While administrating a box, you may wanted to find out what a processes is doing and find out how many file descriptors (fd) are being used. You will surprised to find out that process does open all sort of files:
=> Actual log file
=> /dev files
=> UNIX Sockets
=> Network sockets
=> Library files /lib /lib64
=> Executables and other programs etc
In this quick post, I will explain how to to count how many file descriptors are currently in use on your Linux server system.
Sometimes you try to unmount a disk partition or mounted CD/DVD disk or device, which is accessed by other users, then you will get an error umount: /xxx: device is busy. However, Linux or FreeBSD comes with the fuser command to kill forcefully mounted partition. For example, you can kill all processes accessing the file system mounted at /nas01 using the fuser command.
Understanding device error busy error
Linux / UNIX will not allow you to unmount a device that is busy. There are many reasons for this (such as program accessing partition or open file) , but the most important one is to prevent the data loss. Try the following command to find out what processes have activities on the device/partition. If your device name is /dev/sdb1, enter the following command as root user:
# lsof | grep '/dev/sda1'
vi 4453 vivek 3u BLK 8,1 8167 /dev/sda1
Above output tells that user vivek has a vi process running that is using /dev/sda1. All you have to do is stop vi process and run umount again. As soon as that program terminates its task, the device will no longer be busy and you can unmount it with the following command:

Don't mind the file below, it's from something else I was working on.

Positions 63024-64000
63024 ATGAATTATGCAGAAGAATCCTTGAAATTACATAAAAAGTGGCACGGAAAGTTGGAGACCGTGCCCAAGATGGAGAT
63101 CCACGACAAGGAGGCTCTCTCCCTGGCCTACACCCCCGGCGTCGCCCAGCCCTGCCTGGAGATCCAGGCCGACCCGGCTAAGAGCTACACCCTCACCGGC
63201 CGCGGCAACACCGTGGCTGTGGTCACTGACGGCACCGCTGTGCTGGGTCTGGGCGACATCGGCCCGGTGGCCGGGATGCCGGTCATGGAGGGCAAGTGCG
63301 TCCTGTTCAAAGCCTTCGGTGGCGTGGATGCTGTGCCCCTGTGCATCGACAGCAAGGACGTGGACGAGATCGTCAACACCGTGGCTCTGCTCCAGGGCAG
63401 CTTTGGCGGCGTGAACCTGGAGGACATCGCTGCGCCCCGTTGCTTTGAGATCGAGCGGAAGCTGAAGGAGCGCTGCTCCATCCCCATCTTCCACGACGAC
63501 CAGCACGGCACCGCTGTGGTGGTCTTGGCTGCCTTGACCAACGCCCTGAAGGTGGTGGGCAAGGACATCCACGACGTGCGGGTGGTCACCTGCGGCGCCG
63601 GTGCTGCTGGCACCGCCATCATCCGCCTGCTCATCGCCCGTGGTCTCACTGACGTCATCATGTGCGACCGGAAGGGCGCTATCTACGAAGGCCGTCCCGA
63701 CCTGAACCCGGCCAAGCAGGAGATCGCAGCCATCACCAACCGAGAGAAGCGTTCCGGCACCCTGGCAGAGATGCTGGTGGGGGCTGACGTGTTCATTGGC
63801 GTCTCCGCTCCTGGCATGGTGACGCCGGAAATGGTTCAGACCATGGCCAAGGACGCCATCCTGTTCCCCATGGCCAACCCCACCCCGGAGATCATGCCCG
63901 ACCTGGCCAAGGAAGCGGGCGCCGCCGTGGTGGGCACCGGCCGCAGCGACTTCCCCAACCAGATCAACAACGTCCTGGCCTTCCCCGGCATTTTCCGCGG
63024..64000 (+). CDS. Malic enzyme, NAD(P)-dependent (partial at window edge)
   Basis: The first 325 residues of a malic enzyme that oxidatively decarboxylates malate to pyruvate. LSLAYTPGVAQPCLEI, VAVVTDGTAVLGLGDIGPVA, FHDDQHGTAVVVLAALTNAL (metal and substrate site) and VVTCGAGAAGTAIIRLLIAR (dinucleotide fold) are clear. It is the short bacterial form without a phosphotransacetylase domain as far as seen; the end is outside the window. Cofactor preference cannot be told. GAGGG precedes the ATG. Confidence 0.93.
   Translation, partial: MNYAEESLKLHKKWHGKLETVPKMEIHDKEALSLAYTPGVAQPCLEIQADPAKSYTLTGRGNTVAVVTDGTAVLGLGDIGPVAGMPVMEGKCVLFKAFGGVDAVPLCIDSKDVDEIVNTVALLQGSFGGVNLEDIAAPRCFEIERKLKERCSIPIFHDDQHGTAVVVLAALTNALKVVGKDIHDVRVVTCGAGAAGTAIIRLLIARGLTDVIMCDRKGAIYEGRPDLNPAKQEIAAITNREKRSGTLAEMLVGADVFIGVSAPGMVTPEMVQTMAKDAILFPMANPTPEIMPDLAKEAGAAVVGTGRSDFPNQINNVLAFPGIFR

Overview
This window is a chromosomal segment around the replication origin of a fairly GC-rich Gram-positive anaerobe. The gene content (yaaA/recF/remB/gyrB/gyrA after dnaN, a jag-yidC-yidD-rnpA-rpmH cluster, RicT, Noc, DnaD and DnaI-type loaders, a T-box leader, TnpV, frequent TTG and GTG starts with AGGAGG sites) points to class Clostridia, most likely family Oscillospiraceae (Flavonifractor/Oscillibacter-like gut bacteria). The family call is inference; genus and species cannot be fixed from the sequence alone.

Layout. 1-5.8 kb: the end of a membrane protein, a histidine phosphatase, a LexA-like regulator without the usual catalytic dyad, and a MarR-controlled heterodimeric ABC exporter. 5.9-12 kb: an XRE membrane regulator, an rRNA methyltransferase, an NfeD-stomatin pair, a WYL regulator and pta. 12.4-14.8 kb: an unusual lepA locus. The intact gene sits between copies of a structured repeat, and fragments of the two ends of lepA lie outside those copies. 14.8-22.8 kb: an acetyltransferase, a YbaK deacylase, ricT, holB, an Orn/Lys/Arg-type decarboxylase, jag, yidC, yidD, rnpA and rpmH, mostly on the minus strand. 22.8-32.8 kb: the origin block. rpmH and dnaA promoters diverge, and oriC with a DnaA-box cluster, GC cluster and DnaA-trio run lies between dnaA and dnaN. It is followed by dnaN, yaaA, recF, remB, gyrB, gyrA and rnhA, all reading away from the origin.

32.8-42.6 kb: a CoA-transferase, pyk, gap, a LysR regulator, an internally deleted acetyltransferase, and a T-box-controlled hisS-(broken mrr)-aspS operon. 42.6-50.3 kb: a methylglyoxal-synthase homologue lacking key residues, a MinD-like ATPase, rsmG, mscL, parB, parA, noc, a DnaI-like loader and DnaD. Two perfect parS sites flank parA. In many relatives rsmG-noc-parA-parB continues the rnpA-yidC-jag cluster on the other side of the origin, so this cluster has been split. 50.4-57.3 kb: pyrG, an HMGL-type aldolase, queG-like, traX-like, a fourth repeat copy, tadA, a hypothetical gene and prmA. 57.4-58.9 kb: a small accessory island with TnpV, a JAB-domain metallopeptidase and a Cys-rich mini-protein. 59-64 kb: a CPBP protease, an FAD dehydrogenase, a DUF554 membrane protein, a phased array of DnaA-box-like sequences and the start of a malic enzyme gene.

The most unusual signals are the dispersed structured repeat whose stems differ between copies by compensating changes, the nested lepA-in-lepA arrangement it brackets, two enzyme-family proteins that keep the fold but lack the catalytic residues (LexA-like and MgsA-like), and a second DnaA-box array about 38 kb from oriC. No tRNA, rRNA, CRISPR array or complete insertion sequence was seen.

# umount /dev/sda1
How do I list the users on the file-system /nas01/?
Type the following command:
# fuser -u /nas01/
# fuser -u /var/www/
/var/www: 3781rc(root) 3782rc(nginx) 3783rc(nginx) 3784rc(nginx) 3785rc(nginx) 3786rc(nginx) 3787rc(nginx) 3788rc(nginx) 3789rc(nginx) 3790rc(nginx) 3791rc(nginx) 3792rc(nginx) 3793rc(nginx) 3794rc(nginx) 3795rc(nginx) 3796rc(nginx) 3797rc(nginx) 3798rc(nginx) 3800rc(nginx) 3801rc(nginx) 3802rc(nginx) 3803rc(nginx) 3804rc(nginx) 3805rc(nginx) 3807rc(nginx) 3808rc(nginx) 3809rc(nginx) 3810rc(nginx) 3811rc(nginx) 3812rc(nginx) 3813rc(nginx) 3815rc(nginx) 3816rc(nginx) 3817rc(nginx)
The following discussion allows you to unmout device and partition forcefully using mount or fuser Linux commands.
Linux fuser command to forcefully unmount a disk partition
Suppose you have /dev/sda1 mounted on /mnt directory then you can use fuser command as follows:
Type the command to unmount /mnt forcefully:
# fuser -km /mnt
- -k : Kill processes accessing the file.
- -m : Name specifies a file on a mounted file system or a block device that is mounted. In above example you are using /mnt
Linux umount command to unmount a disk partition.
You can also try the umount command with â€“l option on a Linux based system:
# umount -l /mnt
- -l : Also known as Lazy unmount. Detach the filesystem from the filesystem hierarchy now, and cleanup all references to the filesystem as soon as it is not busy anymore. This option works with kernel version 2.4.11+ and above only.
If you would like to unmount a NFS mount point then try following command:
# umount -f /mnt
- -f: Force unmount in case of an unreachable NFS system
Please note that using these commands or options can cause data loss for open files; programs which access files after the file system has been unmounted will get an error.